A new study has established a relationship between body mass index (BMI) and the kind of sector of work among urban Indians. The research, published in the journal Economics and Human Biology, suggests a positive correlation between a high BMI – an indicator of obesity – and labour market activity. Put simply, the study could mean that your desk job is a risk to your health.
Indians in white-collar jobs, with low levels of activity in their workday, have a higher average BMI than those in blue-collar occupations. Hence it suggests that engineers, technicians, mathematicians, scientists and teachers, for example, had higher BMIs than farm workers, fisherpeople and housekeepers.
BMI is measured by dividing an individual’s body mass by the square of body height and is expressed in units of kg/m2. A healthy individual will have a BMI in the range of 18.5 and 24.9. An individual is considered underweight if BMI is below this range, overweight if BMI is between 25 and 30 kg/m2 and obese if the index surpasses 30 kg/m2, according to the standards prescribed by the World Health Organisation (WHO).
“[India]…has the third highest overweight population in the world. Twenty percent of Indian adults and eleven percent of adolescents can be categorised as obese”
Women in white-collar work have about 1.01 kg/m2 higher BMI than women in blue-collar work. For working men, the comparable estimate is approximately 1.18 kg/m2.
The study shows suggestive evidence that increases in BMI for women is driven by a decline in energy expenditure, while both a decrease in energy expenditure and an increase in energy intake are important in explaining BMI dynamics for men.
These are worrisome findings for a country that has the third highest overweight population in the world. Twenty percent of Indian adults and eleven percent of adolescents can be categorised as obese, according to a research paper published in September 2014.
“Unhealthy levels of BMI are directly related to chronic health risks such as developing hypertension and diabetes. These noncommunicable diseases…can have substantial impacts on household budgets”
“Lower physical activity level at work is possibly one of the factors of rising BMI, given the backdrop that, on an average India has witnessed a decline in energy intake as shown by studies such as Deaton and Drèze, 2009 and Ramachandran, 2014,” Archana Dang, co-author of the study, told IndiaSpend.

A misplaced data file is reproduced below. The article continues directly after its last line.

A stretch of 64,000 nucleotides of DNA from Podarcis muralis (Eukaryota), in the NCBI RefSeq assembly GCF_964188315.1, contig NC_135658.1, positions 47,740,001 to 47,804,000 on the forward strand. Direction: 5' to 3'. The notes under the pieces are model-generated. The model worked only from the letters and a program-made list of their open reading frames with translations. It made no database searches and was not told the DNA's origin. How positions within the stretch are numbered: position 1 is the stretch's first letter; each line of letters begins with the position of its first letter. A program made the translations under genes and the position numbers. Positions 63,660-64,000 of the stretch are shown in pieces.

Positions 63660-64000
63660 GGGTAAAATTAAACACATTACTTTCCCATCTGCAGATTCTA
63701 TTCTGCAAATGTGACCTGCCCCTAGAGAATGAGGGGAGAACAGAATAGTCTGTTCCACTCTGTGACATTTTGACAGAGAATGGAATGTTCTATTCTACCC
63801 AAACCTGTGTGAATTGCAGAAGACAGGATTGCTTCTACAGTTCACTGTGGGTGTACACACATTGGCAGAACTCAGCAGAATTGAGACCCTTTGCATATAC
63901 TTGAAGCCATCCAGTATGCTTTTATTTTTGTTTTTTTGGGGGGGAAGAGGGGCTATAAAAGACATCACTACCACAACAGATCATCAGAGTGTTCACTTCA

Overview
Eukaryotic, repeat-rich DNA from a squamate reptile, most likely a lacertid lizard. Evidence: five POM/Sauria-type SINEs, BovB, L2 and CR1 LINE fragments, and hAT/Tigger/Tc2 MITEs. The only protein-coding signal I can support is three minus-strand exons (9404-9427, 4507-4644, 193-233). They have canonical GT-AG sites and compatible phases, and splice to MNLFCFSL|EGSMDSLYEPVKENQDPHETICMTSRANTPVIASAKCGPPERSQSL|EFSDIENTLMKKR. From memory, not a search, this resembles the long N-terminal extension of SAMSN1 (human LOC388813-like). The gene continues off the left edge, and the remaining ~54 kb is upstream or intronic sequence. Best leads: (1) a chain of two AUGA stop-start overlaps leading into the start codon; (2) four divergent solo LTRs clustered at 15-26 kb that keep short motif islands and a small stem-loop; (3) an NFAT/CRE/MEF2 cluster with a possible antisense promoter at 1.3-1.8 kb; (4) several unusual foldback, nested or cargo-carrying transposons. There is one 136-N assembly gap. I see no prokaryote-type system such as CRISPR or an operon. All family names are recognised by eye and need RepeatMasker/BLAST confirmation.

Unhealthy levels of BMI are directly related to chronic health risks such as developing hypertension and diabetes. These noncommunicable diseases (NCDs) can have substantial impacts on household budgets, according to the study. As both are chronic conditions requiring lifelong management, they could increase household expenditures on healthcare (for example, having to purchase insulin to manage diabetes). Adding to the risks is the fact that Asians are prone to pre-existing conditions of central obesity, or the excess accumulation of fat in the abdominal area, and adiposity (excessive obesity), resulting from unhealthy lifestyles.
“Local governments can be key players in creating an environment which is more conducive to physical activities through their land-use policies”
“WHO re-defined cut-offs for Asians at 23 because they appear to be at risk for non-communicable diseases at lower levels of BMI than other populations as they have a higher percentage of body fat than, for example, European populations of the same age, sex, and BMI,” Dang said.
The study has recommended campaigns to increase awareness about the benefits of an active daily routine, such as a short walk in one’s commute.
Local governments can be key players in creating an environment which is more conducive to physical activities through their land-use policies, the study suggested. For example, builders can be mandated to provide parks and recreational facilities in new developments.
The study can be accessed here.